The source said that in order to cover up the murder, the Ukrainian military command placed the executed soldiers on a missing persons list.

The source clarified that the Russian security forces managed to learn the details of those ten executed individuals.

 

 

"Information was obtained from sources in the armed forces of Ukraine on the execution of 23 servicemen of the 123rd brigade of the territorial defense of the armed forces of Ukraine on August 11 in Kherson because they decided to desert and abandon their positions," the source said.

 

Adviser to the acting head of the Donetsk People's Republic (DPR), Jan Gagin divulged the mounting cases of desertion within the ranks of the Ukrainian armed forces just a day ago.

In mid-August, Andrey Marochko, a military expert and retired LPR lieutenant colonel, revealed to Sputnik that the Ukrainian army had executed his comrades who decided to leave their positions near the village of Terny in the area of Krasny Liman.

 

https://sputniknews.in/20230825/ukrainian-army-guns-down-own-soldiers-for-desertion-near-kherson-source-3826224.html#

 

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MAKE A DEAL PRONTO BEFORE THE SHIT HITS THE FAN:

 

 

NO NATO IN "UKRAINE" (WHAT'S LEFT OF IT)

THE DONBASS REPUBLICS ARE NOW BACK IN THE RUSSIAN FOLD — AS THEY USED TO BE PRIOR 1922. THE RUSSIANS WON'T ABANDON THESE AGAIN.

CRIMEA IS RUSSIAN — AS IT USED TO BE PRIOR 1954

A MEMORANDUM OF NON-AGGRESSION BETWEEN RUSSIA AND THE USA.

 

EASY.

 

THE WEST KNOWS IT.

 

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cancelled...

Ukrainian President Vladimir Zelensky abruptly canceled a briefing with US senators and White House officials on Tuesday due to a “last-minute” snag, according to a high-ranking Democrat. The sit-down then became heated as lawmakers shifted focus to debate over US border policy and continued aid to Kiev.

Zelensky’s team called off the virtual appearance just moments before it was set to go ahead, Senate Majority Leader Chuck Schumer said, noting that something had come up for the leader without elaborating.

Administration officials were expected to offer updates on a massive military aid package for Israel and Ukraine currently under negotiations in Congress, which the White House has repeatedly urged lawmakers to pass. However, some GOP lawmakers have sought to link new Ukraine aid to funding for US border agencies, with multiple senators threatening to hold up the spending bill unless it includes desired provisions for immigration.

After Zelensky’s sudden cancellation, the briefing grew contentious, with some Republicans, including Senators Deb Fischer and Mitt Romney, even walking out early.

“The point is there’s no answer to any questions down there,” Fischer told Defense News, adding “We’ve had it.” She stressed that she has previously supported all legislation supporting Ukraine, adding that the White House “better be worried. Because I have backed everything.”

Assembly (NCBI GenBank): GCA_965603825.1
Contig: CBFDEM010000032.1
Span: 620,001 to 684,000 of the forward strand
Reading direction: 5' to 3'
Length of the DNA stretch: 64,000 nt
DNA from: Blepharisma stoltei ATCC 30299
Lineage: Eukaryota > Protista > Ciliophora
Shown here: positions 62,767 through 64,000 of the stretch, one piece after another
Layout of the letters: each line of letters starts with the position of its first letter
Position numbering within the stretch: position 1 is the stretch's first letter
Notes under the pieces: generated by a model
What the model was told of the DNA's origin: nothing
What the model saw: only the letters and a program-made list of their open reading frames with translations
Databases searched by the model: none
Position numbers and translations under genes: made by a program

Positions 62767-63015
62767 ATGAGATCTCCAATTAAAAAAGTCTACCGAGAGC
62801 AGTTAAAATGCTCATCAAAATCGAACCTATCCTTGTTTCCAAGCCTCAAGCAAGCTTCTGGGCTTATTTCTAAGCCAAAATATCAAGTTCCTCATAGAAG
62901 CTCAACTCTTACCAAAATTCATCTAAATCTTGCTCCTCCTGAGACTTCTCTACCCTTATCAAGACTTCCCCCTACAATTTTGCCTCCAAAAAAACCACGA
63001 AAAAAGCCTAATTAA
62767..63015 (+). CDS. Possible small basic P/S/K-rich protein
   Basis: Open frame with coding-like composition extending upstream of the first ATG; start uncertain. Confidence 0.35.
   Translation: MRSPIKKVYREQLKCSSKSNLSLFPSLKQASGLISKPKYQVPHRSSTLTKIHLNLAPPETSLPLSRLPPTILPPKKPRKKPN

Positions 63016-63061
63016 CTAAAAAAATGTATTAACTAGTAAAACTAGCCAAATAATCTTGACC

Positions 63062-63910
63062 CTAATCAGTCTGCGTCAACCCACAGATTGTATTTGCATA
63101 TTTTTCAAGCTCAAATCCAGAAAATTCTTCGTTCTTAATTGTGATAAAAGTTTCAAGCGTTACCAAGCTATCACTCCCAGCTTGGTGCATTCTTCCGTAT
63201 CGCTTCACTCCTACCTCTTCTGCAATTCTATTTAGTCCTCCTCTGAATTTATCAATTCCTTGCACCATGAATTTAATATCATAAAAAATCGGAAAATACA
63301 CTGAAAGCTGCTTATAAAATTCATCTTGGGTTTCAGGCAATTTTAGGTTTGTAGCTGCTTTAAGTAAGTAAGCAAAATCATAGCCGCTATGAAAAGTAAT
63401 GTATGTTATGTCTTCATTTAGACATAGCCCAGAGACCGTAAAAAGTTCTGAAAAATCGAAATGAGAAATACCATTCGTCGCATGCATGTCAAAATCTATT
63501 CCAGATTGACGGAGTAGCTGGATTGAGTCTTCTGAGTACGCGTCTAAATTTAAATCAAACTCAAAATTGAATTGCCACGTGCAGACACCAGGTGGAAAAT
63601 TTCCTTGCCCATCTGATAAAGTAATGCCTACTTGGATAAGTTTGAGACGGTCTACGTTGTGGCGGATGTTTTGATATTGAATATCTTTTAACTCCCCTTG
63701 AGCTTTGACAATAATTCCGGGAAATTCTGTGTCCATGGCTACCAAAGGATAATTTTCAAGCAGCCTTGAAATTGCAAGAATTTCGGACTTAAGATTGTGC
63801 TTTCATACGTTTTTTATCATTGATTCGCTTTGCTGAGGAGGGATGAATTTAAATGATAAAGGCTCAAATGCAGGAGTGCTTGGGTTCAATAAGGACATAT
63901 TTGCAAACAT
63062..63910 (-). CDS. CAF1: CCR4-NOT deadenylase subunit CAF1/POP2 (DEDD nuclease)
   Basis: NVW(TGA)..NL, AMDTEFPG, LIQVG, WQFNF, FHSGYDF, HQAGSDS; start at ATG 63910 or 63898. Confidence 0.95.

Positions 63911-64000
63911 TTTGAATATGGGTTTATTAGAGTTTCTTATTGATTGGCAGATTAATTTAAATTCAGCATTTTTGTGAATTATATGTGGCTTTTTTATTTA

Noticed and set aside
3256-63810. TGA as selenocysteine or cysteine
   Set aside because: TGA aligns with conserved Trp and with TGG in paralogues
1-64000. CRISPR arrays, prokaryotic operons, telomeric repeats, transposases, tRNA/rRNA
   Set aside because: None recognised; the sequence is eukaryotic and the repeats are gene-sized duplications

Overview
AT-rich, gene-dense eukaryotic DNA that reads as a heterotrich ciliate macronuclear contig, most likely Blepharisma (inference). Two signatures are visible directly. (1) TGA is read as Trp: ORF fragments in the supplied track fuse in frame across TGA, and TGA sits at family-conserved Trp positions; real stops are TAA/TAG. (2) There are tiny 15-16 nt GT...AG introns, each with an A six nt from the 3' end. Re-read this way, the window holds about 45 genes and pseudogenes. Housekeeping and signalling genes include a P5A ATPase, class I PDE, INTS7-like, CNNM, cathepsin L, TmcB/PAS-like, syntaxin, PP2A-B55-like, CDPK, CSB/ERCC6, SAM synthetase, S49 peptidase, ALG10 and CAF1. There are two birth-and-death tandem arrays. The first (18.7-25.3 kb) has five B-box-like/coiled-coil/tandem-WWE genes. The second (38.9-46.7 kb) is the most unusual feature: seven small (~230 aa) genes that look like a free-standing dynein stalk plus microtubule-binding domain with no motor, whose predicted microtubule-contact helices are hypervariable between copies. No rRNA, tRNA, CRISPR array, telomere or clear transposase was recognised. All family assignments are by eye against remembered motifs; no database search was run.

President Joe Biden’s top budget official, Shalanda Young, warned that Washington was “out of money” for Kiev earlier this week, stating that “without congressional action, by the end of the year we will run out of resources to procure more weapons and equipment for Ukraine and to provide equipment from US military stocks.”

She went on to note that, as of mid-November, the Pentagon had spent 97% of the $62.3 billion it received for Ukraine this year, while the State Department and US Agency for International Development (USAID) had used up 100% of the funds allocated.

READ MORE: US House Speaker issues Ukraine ultimatum to Biden

Biden has requested a massive spending package worth $106 billion to fund several priorities of his administration, namely military aid to Ukraine and Israel, but faces opposition from an increasingly skeptical Republican Party.

Though Zelensky ultimately backed out of the Senate briefing without explanation, his chief of staff, Andriy Yermak, made in-person appearances on Capitol Hill on Tuesday to lobby for additional aid to Ukraine. During a speech at the US Institute of Peace in Washington, DC, the official said Kiev faced a “big risk” of defeat should Washington halt its military support.

“We’re at the end of our rope in terms of the existing funding,” an unnamed Zelensky advisor told Politico, adding that the money would not “go beyond December.”

https://www.rt.com/news/588575-zelensky-scraps-senate-briefing/

 

 

READ FROM TOP.

 

MAKE A DEAL PRONTO BEFORE THE SHIT HITS THE FAN:

 

 

NO NATO IN "UKRAINE" (WHAT'S LEFT OF IT)

THE DONBASS REPUBLICS ARE NOW BACK IN THE RUSSIAN FOLD — AS THEY USED TO BE PRIOR 1922. THE RUSSIANS WON'T ABANDON THESE AGAIN.

CRIMEA IS RUSSIAN — AS IT USED TO BE PRIOR 1954

A MEMORANDUM OF NON-AGGRESSION BETWEEN RUSSIA AND THE USA.

 

EASY.

 

THE WEST KNOWS IT.

 

FREE JULIAN ASSANGE NOW....

 

 

 

stop it.....

The engineers at a once-bustling industrial hub deep inside Russia were busy planning. The team had been secretly tasked with building a production line that would operate around-the-clock churning out self-detonating drones, weapons that President Vladimir Putin’s forces could use to bombard Ukrainian cities.

https://www.washingtonpost.com/investigations/2023/08/17/russia-iran-drone-shahed-alabuga/

 

 

STOP HERE, WAPO.... THE RUSSIAN ARMY ONLY "BOMBARDS" MILITARY INSTALLATIONS, STRATEGIC GRIDS AND PERSONNEL — NOT CITIES, PER SE.

IN REGARD TO THE "GEFRANIUM MISSILES", RUSSIA IS MORE THAN BETTER EQUIPPED TO MANUFACTURE MORE THAN WHAT THE RUSSIAN ARMY NEEDS.... SO:

 

MAKE A DEAL PRONTO BEFORE THE SHIT HITS THE FAN:

 

 

NO NATO IN "UKRAINE" (WHAT'S LEFT OF IT)

THE DONBASS REPUBLICS ARE NOW BACK IN THE RUSSIAN FOLD — AS THEY USED TO BE PRIOR 1922. THE RUSSIANS WON'T ABANDON THESE AGAIN.

CRIMEA IS RUSSIAN — AS IT USED TO BE PRIOR 1954

A MEMORANDUM OF NON-AGGRESSION BETWEEN RUSSIA AND THE USA.

 

EASY.

 

THE WEST KNOWS IT.

 

FREE JULIAN ASSANGE NOW....